Between 1904 and 1996, Norwich State Hospital was home to some of Connecticut’s most difficult mental cases.
Named after the ‘baker King’ and endorsed by a Duke, this elevator has led a charmed existence on the banks of the Kam. Between almost sliding into the river and being set on fire by teenagers, it’s amazing that it still remains. Here’s an article to show our appreciation, with guest co-author Ava.
The staff entrance, a small guard shack with limestone walls and a rotten wood roof, was unmanned. A few houses that were built by the distillery’s employees were behind me. The guard shack was empty. […]
Castles too rarely rise from american dirt, but somewhere in the Kentucky backcountry there’s a worn-down, boarded-up whiskey distillery that looks as if its stolen straight from Scotland. See how its history intersects with what goes into your Jim Beam and Wild Turkey today…
“Sunlight scorched what man could not, / Deep where tunnels met. / Though mine they could, / With steel and wood, / And those men that bled.” A poetic homage to an abandoned copper mine.
Known more for its afterlife of arson and anarchy, it insists to exist. It built cars between 1903 and 1958, only taking breaks to help America win its wars. Since then it has become an icon of America’s manufacturing decline.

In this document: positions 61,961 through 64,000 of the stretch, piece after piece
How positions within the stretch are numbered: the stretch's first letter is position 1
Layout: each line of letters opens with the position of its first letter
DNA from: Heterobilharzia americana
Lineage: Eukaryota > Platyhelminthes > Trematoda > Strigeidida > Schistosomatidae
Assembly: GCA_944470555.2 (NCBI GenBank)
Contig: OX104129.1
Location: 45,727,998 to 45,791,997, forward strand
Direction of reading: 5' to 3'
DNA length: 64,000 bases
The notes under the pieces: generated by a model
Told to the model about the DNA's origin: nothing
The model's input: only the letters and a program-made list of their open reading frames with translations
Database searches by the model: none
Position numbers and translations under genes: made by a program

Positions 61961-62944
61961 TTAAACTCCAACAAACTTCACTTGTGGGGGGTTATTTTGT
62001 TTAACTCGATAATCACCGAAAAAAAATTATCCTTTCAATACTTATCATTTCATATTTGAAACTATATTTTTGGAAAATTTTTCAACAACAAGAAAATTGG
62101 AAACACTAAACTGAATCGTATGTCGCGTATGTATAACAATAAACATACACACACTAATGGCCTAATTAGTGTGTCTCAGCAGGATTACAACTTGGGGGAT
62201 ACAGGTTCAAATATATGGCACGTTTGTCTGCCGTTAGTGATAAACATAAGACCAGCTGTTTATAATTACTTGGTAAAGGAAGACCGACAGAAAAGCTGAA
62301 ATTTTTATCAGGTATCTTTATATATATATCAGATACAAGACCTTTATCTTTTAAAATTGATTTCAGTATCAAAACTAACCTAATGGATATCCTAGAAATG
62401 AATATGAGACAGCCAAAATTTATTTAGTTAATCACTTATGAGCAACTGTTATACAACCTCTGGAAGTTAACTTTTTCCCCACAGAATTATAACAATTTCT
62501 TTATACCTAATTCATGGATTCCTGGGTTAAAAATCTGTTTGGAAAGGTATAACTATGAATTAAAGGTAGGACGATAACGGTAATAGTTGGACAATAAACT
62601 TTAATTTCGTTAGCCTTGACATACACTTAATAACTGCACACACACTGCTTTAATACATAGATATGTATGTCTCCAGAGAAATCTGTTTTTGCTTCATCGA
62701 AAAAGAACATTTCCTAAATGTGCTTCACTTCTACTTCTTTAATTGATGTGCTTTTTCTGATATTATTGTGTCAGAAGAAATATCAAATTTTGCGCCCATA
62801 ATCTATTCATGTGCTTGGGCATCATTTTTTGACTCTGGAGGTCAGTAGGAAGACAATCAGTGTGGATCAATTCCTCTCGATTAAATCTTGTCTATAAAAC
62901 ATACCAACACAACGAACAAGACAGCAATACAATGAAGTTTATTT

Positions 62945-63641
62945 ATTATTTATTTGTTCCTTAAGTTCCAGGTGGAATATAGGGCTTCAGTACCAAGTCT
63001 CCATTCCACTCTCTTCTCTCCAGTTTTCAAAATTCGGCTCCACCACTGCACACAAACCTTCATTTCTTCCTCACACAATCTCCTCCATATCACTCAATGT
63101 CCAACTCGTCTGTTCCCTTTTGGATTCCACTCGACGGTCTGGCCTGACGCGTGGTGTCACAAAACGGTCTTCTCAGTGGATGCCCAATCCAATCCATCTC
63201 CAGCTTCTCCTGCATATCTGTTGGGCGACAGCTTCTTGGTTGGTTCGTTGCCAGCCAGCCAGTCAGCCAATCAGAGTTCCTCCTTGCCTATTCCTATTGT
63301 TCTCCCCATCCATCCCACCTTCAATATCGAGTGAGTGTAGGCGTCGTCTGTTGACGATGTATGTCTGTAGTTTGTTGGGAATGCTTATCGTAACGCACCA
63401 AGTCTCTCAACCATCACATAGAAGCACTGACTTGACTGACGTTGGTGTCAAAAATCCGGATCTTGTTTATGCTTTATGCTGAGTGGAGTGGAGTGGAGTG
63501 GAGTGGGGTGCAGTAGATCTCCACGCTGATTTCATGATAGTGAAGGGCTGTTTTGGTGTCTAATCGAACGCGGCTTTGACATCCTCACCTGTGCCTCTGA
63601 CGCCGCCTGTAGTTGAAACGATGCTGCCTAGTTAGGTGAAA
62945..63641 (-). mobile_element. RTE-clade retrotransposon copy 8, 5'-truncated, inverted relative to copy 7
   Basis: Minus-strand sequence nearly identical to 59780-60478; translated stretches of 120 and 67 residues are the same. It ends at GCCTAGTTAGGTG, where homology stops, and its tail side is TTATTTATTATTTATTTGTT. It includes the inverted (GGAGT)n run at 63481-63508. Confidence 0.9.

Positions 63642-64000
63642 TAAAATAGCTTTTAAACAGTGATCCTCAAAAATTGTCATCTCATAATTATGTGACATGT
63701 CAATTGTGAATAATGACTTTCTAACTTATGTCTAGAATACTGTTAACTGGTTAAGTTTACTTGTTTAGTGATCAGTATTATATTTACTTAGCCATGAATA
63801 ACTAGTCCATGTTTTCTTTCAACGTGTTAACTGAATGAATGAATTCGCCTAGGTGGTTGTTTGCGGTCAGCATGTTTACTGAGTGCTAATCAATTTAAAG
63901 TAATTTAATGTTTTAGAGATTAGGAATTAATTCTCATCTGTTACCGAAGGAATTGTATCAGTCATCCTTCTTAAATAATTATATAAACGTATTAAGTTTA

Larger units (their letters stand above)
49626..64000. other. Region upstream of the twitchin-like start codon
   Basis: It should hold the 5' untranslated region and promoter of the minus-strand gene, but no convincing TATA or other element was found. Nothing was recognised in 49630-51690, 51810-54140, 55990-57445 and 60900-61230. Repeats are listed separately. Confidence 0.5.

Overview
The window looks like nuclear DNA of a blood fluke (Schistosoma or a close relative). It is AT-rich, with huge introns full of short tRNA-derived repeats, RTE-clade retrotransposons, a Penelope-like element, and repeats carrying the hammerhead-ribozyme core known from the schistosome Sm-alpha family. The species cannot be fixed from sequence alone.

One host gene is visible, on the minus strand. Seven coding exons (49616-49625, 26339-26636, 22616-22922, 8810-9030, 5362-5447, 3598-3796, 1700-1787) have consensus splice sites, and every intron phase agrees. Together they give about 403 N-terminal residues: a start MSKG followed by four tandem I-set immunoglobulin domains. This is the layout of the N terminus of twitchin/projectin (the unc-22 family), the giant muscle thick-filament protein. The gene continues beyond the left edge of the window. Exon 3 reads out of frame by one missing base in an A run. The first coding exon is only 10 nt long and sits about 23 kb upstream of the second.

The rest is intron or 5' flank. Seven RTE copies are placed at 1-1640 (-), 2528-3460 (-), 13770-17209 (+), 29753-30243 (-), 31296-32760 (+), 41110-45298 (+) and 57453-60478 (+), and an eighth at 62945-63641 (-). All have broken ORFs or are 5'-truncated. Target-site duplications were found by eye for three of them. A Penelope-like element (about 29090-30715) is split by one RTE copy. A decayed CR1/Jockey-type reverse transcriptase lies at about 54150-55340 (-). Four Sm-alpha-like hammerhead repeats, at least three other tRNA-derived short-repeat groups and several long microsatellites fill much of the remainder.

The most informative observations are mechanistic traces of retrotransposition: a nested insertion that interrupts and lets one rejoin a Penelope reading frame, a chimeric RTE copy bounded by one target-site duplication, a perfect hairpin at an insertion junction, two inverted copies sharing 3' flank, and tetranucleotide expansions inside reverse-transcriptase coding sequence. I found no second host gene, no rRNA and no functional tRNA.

People live on top of it now, ever since the Francis Hotel was turned into apartments. There’s a chunk of the building that nobody can get into though, and it has been that way for a while. St. Paul’s lost stage.
For Pillsbury to be abandoned in Minneapolis is like the Gateway Arch to be rusting from the inside out and passed by hundreds—unnoticing. This is Mill City, and this is the Mill of Mill City, and the people pass on, not even looking up to ask why these three square blocks on the river are the way they are.
A private tuberculosis hospital outside the Twin Cities, preserved through reuse, resilient despite neglect.
Sentinel grain elevators watch over the Manitoba prairie: its ghost towns, its defunct flour mills, and its endless fields.
I like abandoned things–factories, hospitals, schools–and now, I can add ‘abandoned kittens’ to that list. Oh, and here’s one of Minneapolis’ former animal feed mills, one that has roots back in 1916. Now, which do you think is cuter? Honestly, I’m torn…